Comic books can be a lot more than entertainment. Some, like Black Panther, can raise consciousness about black culture and the continent of Africa. Some, like Wonder Woman, can inspire girls to achieve and be strong. Some, like Sugar Glider, can help kids through their struggles with bullying. Haven’t heard of Sugar Glider? You could be hearing a lot very soon. Especially since Sugar Glider is the creation of 12-year-old Shelbi Webb, who was bullied herself when she was younger. “I really hated life at that point because it was so hard for me,” Shelbi says. So she went into her room and let her imagination find a way out of her problem. The result was Sugar Glider, a superhero who got her powers when hiking on a mountain when a meteor shower hit. Sugar Glider can do amazing things but mostly she wants to help people affected by bullying — both those being bullied and the ones doing the bullying. “Even though they’re bad guys, she wants to help them,” Shelbi says of bullies. “… She takes them to therapists to help them.” Shelbi Webb created a comic book to help people deal with bullying. Others have used creativity in other ways to deal with bullying or other problems. In the newspaper or online, find and closely read a story about someone using creativity to deal with a problem. Write a paragraph or letter to the editor analyzing why this creative approach was effective calling attention to the issue.
Common Core State Standards: Producing clear and coherent writing in which the development, organization and style are appropriate to the task; citing specific textual evidence when writing or speaking to support conclusions.
4. A New Ear
In modern medicine, every year brings new breakthroughs. The latest comes from surgeons in the U.S. Army, who replaced a soldier’s ear with cartilage from her own body — and “grew” it under the skin of her arm. The first-of-its-kind surgery was in response to injuries sustained by Private Shamika Burrage in a car accident. Burrage lost her entire left ear, but surgeons took cartilage from her ribs and carved it into the shape of an ear. Then they placed it under the skin of her left forearm to let it “grow” and develop new blood vessels. As a result of the surgery the 21-year-old Burrage recovered full hearing in her ear. Medical breakthroughs are changing the way people are treated for diseases or physical problems. In the newspaper or online, find and closely read a story about one such breakthrough. Use what you read to create a multi-media presentation detailing how the breakthrough has changed care and why that is an improvement over past treatment.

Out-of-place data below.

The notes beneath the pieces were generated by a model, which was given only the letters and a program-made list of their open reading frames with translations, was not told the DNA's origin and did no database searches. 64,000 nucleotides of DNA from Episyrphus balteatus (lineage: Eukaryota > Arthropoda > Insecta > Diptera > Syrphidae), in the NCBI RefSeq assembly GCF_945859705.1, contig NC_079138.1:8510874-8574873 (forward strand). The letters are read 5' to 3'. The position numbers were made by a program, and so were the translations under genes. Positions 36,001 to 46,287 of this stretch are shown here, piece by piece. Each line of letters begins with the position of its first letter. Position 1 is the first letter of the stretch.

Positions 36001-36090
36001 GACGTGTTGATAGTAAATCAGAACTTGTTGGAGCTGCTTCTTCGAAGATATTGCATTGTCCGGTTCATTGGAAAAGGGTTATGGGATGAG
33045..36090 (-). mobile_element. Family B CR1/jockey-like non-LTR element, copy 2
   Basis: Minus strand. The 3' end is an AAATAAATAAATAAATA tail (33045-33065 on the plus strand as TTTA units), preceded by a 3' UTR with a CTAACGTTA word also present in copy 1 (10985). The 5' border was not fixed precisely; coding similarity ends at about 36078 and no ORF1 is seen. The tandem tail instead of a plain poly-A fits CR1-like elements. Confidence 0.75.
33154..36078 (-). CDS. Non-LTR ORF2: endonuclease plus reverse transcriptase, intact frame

Common Core State Standards: Integrating information presented in different media or formats to develop a coherent understanding of a topic; conducting short research projects that build knowledge about a topic; citing specific textual evidence when writing or speaking to support conclusions.
5. Big-Time Police Support
People who work for police departments have a loyalty to each other that is almost like family. They support each other both on the job and off the job. A 5-year-old from the state of Indiana found that out recently when he returned to school after his father was shot and killed while on duty. Dakota Pitts didn’t want to go back to school alone and asked his mom if one of his dad’s fellow police officers could go with him. His mom passed on the request, and when Dakota returned to Sullivan Elementary School he got way more support than he expected. Nearly 70 police officers showed up in uniform to line the sidewalk and offer encouragement when Dakota arrived at school. The officers came from surrounding communities as well as the city of Terra Haute, where Dakota’s dad served. Police officers draw a lot of attention for the way they interact with people. In the newspaper or online, find and closely read a story about a police officer interacting with people in a positive way. Use what you read to create a one-minute TV news report assessing how this officer’s actions improved relations with the community. Choose images to go with your report.
Common Core State Standards: Writing narratives to develop real or imagined experiences or events; reading closely what a text says explicitly and to make logical inferences from it.
Lessons & Classroom Activities
Resources by grade level